In Episode 51, we welcome Mark Kritzman. Per usual, we start with Mark’s background. He tells us a bit about his 40-year career in investing, leading to Windham, where he focuses on asset allocation and risk premia strategies.
But it’s not long before the guys jump in, starting with Mark’s 7th book, A Practitioner’s Guide to Asset Allocation, which will be coming out soon. Mark describes the process of asset allocation, starting with the basics, then taking us a layer deeper, discussing asset allocation as a way to balance the goal of increasing wealth while minimizing drawdowns. In essence, you need to identify the asset classes you want, evaluate their expected, long-term returns, then estimate the volatility of each and – just as importantly – estimate the correlation between the asset classes. With all this, you then find the particular allocations that give you the highest return for the same level of risk – the efficient frontier.
Next, the conversation takes a turn toward investing fallacies, including the idea that asset allocation drives more than 90% of performance. Mark tells us there are some flaws with this idea, then explains in detail. Another fallacy discussed is that of time-diversification – the assumption that investing over the long-term is safer than investing over shorter periods. Again, Mark provides details that call into question this belief.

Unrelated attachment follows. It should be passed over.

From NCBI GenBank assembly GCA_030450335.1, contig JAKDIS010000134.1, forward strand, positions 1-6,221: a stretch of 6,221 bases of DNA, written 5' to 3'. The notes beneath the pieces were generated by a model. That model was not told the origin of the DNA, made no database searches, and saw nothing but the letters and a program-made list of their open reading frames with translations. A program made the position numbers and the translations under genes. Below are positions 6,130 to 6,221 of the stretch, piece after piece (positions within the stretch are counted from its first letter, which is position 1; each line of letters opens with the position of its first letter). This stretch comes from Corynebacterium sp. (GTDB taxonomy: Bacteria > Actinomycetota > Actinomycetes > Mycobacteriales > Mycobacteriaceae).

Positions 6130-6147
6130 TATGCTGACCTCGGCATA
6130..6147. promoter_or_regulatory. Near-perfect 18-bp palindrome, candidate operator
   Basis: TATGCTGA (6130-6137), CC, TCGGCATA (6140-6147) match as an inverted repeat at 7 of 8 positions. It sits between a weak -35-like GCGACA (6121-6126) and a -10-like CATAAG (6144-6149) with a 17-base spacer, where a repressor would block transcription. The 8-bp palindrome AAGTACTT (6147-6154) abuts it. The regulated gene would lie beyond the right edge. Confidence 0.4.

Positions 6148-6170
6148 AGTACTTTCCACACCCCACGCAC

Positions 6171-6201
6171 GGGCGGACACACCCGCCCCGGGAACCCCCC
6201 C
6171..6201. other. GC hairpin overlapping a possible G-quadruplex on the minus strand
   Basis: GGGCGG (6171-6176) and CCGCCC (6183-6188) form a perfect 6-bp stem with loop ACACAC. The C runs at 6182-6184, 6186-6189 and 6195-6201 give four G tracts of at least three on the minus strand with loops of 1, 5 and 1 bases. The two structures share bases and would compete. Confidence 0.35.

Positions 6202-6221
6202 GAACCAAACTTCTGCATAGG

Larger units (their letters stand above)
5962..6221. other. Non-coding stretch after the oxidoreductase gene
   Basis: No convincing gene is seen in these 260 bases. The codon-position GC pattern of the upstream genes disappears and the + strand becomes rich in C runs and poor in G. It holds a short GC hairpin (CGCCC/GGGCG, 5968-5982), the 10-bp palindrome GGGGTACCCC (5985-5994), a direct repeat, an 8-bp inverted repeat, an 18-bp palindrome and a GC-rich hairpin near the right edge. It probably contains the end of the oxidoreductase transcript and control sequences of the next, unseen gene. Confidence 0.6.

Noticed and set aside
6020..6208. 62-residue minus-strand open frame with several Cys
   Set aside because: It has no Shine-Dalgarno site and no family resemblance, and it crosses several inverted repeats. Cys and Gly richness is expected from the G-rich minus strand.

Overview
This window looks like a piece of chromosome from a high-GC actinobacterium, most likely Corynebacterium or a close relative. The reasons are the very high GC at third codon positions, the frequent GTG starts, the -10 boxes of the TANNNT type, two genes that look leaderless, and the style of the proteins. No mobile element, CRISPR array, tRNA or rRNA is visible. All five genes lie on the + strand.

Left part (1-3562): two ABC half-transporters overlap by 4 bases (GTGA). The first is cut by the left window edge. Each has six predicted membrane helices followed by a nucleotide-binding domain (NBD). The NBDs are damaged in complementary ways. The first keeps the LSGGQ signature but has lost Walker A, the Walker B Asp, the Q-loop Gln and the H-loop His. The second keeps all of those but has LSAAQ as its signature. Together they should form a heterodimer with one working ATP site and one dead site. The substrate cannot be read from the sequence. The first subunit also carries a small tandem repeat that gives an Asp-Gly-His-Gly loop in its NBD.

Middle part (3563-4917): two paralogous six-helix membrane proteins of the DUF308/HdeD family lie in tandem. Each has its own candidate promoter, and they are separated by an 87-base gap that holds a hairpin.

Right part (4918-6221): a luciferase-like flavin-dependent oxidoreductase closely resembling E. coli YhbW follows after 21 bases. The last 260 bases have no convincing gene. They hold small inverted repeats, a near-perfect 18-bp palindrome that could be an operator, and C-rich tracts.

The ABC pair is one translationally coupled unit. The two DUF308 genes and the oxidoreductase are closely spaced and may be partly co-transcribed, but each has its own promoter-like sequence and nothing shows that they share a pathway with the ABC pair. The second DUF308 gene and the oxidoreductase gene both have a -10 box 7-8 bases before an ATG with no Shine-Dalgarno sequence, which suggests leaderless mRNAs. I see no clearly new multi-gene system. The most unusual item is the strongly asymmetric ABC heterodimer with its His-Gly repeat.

The guys then get into investing in illiquid assets, and how to appropriately structure them in an asset allocation. It can be hard to maintain a balanced portfolio consisting of illiquid assets. Mark’s approach is to treat liquidity as a shadow investment. In essence, you attach a shadow asset as well as a shadow liability to the appropriate parts of the portfolio. You’ll want to listen to this part of the episode for all the details.
This dovetails into hedge funds, since hedge fund investing can also be illiquid. Meb asks how Mark thinks about hedge fund investing, and given limited information, is an investor’s only recourse to be able to pick the best managers? And if one doesn’t have that ability, should he/she just stick with investing in the S&P?
Mark has a great answer about how most of the historical premium of private equity over public equity can be attributed to the sector exposures of private equity funds. So investors can build a portfolio of public sector ETFs in a way that can approximate much of the hedge fund sector allocation. You’re probably going to be surprised at just how much of the premium of private equity over public equity doing this which would have delivered to an investor.
As usual, there’s plenty more in this episode: the role of fees and taxes… the concept of “turbulence”… the absorption ratio, and how we can use it to evaluate risk… and lastly, what Mark’s most useful idea is for listeners.
What is it? Find out in Episode 51.